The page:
Prague’s skyline gave the capital one of its nicknames: the city of a hundred spires. But in actual fact around a thousand spires, belfries and towers of various styles and ages now grace the city centre. Some of them are popular tourist attractions offering great views of the city, others only recently revealed their mysteries. One served as an observation post for the secret police; another hosted a morbid display of a dozen severed heads.
In this week’s Arts my guest is New York-based landscape architect Martin Barry who last year launched a new festival and conference in Prague called reSITE, focussing on urbanism and rethinking the public space. To this aim, he and organisers involved everyone from internationally recognised designers and urban planners, to students of arts and architecture, and last, but not least, politicians.
The inaugural Signal festival of light got underway in Prague on Thursday evening. The event, which runs over four nights, features leading European video mapping teams projecting moving images on to four buildings in the city, as well as dozens of installations created by Czech artists. The festival takes place between 19:30 and 23:30 every night and is free.
Students of Prague’s Czech Technical University have finished third in Solar Decathlon, an international architectural competition organized by the US Department of Energy. The jury appreciated the Czech team’s design of an energy-efficient building, entitled AIR House, for its simplicity. The Czech project won the architecture category of the competition, one of ten aspects included in the overall classification.
The district of Prague 1 has approved a controversial plan to demolish a building on the corner of Prague’s Wenceslas Square and Opletalová Street, a spokeswoman for the district said. The owner of the building is planning to erect a new structure on the site but was waiting for final approval before taking steps. If no one raises objections within 30 days, the project will be able to move ahead. The planned demolition has drawn protests from a part of the public and saw heated debate; however, the building was denied protection as a historic monument by the authorities.
When one half of the Čapek brothers villa was put up for sale by the relatives of Karel Čapek’s wife on May, some were worried that the famous writer’s residence, where many important works were written, would be sold to a private owner and closed off to the public for good. The Prague 10 district council put the concerns to rest on Monday when it voted to purchase the villa for 44 million crowns. The owner, Karel Scheinpflug, was willing to lower the original asking price of 55 million, in order to make the residence a public space. Radio Prague
Prague City Hall has cancelled a contract to renovate the Šlechtovka restaurant in Stromovka park. Councillors said that the project was over-ambitious and that its CZK 250,000 price tag was beyond the city’s budget. Tuesday’s decision means the long-discussed reconstruction of the protected landmark will now be put back even longer. The once grand building was completed in the middle of the 19th century. It was hit by fire twice at the end of the 1970s and has been in great disrepair ever since.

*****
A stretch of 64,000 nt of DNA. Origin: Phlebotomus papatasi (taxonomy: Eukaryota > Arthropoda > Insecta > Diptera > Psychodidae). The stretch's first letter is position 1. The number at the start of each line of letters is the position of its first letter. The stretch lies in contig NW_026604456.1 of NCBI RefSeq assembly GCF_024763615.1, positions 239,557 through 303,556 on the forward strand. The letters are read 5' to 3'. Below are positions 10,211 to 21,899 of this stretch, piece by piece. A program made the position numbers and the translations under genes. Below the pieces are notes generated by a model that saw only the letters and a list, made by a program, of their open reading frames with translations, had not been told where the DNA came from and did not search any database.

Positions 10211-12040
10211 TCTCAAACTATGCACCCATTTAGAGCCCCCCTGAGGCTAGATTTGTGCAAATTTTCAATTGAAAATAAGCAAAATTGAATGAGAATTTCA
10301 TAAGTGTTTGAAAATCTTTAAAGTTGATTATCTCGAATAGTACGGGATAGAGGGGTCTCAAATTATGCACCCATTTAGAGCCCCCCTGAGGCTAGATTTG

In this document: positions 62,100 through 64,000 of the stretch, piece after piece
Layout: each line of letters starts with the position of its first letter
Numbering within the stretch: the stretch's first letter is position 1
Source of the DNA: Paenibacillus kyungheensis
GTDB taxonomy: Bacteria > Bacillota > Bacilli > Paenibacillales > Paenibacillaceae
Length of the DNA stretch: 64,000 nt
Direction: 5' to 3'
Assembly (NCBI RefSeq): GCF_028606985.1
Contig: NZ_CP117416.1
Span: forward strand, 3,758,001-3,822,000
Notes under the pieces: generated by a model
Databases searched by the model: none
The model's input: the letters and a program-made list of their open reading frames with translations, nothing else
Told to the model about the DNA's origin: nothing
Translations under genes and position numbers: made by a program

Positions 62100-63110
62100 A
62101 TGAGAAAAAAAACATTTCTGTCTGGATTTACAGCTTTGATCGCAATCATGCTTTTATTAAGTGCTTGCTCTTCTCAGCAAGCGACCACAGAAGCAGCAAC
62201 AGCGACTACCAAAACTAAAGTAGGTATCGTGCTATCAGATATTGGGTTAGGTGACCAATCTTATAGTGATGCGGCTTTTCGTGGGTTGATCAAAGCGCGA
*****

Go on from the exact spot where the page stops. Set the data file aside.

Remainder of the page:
Originally from Bratislava, architect Barbara Bencová found a home in Prague quite a few years ago. But in the 30 years of her life, she has also had a chance to study in work in the major European centers of design and architecture. Having tried out remodeling flats, luxury interior design, student housing, Barbara has gained international success this year with a design of a kindergarten in Milan.
Adam Gebrian is a young architect and journalist who has a regular column in the newspaper Lidové noviny, so naturally a tour of “his Prague” included stops at a couple of the city’s most interesting contemporary buildings. But let’s start today’s show at what he considers the most vibrant spot in the Czech capital right now: the Náplavka riverside walkway beneath the embankment Rašínovo nábřeží. Over a beer at (A)void, a rusty old boat converted into a “floating gallery” with a great view, I put it to Adam that Náplavka can at times be
One of the leading local real estate developers, the Developer Central Group has expressed an interest in purchasing the so-called Dancing House in the center of Prague for a quarter of a billion crowns. The developer announced that they want to house a museum of architecture and design in the modernist structure, co-designed by the world-famous architect Frank Gehry. The building’s current owner, CBRE Global Investors, said a few weeks ago that they want to sell the Dancing House. The building, which was completed in 1996, was originally meant to house a library, theater and a café, but the Dutch investor at the time opted for commercial use of the space. Currently, it houses offices and a restaurant on the top floor.
Olga Lomová: Western misconceptions could let China export much of its system and ultimately contribute to our enslavement
Hitler no ‘gentleman’, but court rules Czech state need not apologize for president’s claim Ferdinand Peroutka said so
Bertha von Suttner – Prague-born peace campaigner whose ideas on cooperation and disarmament continue to have lasting effect
Forgotten Czech net bag makes a comeback
Iconic Czech brands that survived competition from the West after the fall of communism
Communist party official shocks nation ahead of freedom celebrations
Czechs and Germans in 1930s Czechoslovakia: a complex picture
Cold War “king of Šumava” story brought to life in new film by Irish director